ILNews

Judges at law school to hear defamation case

IL Staff
March 30, 2009
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A panel of Indiana Court of Appeals judges will head a few blocks from their Statehouse courtroom to Indiana University School of Law - Indianapolis to hear arguments in a case involving defamation and invasion of privacy claims stemming from a letter written to church leaders.

In Rosalynn West v. Betty Wadlington, et al., No. 49A02-0809-CV-849, Rosalynn West sued her fellow churchgoers, Betty Wadlington and Jeanette Larkins, and Larkins' employer, the City of Indianapolis, for defamation and invasion of privacy. Wadlington wrote a letter about West to their church board of trustees and board of deacons and sent the letter in an e-mail to Larkins at her work e-mail address. Larkins then forwarded the e-mail on to more than 80 other e-mail addresses.

The defendants filed a motion to dismiss West's complaint for lack of subject matter jurisdiction, arguing the Free Exercise Clause of the First Amendment prevented the court from ruling whether the statements in the e-mailed letter were defamatory or false. The trial court granted the motion to dismiss.

Judges L. Mark Bailey, Michael Barnes, and Paul Mathias will hear arguments at 5 p.m. Tuesday in the law school's Wynne Courtroom, 530 W. New York St., Indianapolis.

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  1. Hail to our Constitutional Law Expert in the Executive Office! “What you’re not paying attention to is the fact that I just took an action to change the law,” Obama said.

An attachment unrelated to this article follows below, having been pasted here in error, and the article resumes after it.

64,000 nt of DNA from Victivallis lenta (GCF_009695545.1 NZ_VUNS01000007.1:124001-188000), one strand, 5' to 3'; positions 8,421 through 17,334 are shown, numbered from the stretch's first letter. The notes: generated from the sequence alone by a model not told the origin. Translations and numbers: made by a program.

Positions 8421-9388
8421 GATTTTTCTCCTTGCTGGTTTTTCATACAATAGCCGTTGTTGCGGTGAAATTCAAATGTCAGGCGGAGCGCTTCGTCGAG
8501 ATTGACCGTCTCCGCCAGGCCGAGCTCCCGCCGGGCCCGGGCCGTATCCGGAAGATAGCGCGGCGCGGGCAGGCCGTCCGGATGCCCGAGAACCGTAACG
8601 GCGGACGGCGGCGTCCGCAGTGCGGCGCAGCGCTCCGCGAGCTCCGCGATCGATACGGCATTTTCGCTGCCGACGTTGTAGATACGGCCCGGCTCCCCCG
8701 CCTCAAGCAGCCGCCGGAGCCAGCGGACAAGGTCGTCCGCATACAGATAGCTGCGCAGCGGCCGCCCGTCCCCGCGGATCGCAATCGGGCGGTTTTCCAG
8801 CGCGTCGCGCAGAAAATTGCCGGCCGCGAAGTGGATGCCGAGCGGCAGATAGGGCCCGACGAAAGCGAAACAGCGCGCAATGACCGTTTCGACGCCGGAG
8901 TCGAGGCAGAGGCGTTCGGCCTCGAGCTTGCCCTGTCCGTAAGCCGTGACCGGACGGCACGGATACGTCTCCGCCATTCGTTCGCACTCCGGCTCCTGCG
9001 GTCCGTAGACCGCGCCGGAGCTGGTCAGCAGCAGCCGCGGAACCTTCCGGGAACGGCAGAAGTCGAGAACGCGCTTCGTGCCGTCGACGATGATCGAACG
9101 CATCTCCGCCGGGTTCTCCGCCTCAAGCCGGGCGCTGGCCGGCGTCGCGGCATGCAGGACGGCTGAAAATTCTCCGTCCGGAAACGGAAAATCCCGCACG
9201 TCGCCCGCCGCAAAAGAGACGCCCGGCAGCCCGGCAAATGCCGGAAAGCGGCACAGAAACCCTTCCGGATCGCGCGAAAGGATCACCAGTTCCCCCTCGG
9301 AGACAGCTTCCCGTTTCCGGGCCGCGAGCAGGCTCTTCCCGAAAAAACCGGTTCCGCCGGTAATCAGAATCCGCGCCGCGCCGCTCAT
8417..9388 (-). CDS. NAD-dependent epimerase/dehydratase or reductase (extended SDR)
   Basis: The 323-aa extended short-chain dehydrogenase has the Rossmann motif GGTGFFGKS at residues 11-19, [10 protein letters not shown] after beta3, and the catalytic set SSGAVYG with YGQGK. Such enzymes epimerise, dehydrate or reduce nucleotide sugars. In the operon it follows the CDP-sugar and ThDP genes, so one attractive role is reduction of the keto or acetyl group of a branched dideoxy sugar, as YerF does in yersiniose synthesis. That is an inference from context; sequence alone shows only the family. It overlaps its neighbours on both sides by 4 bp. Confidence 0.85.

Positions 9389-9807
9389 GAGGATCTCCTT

2. What is this, the Ind Supreme Court thinking that there is a separation of powers and limited enumerated powers as delegated by a dusty old document? Such eighteen century thinking, so rare and unwanted by the elites in this modern age. Dictate to us, dictate over us, the massess are chanting! George Soros agrees. Time to change with times Ind Supreme Court, says all President Snows. Rule by executive decree is the new black.

  3. I made the same argument before a commission of the Indiana Supreme Court and then to the fedeal district and federal appellate courts. Fell flat. So very glad to read that some judges still beleive that evidentiary foundations matter.

  4. KUDOS to the Indiana Supreme Court for realizing that some bureacracies need to go to the stake. Recall what RWR said: "No government ever voluntarily reduces itself in size. Government programs, once launched, never disappear. Actually, a government bureau is the nearest thing to eternal life we'll ever see on this earth!" NOW ... what next to this rare and inspiring chopping block? Well, the Commission on Gender and Race (but not religion!?!) is way overdue. And some other Board's could be cut with a positive for State and the reputation of the Indiana judiciary.

  5. During a visit where an informant with police wears audio and video, does the video necessary have to show hand to hand transaction of money and narcotics?

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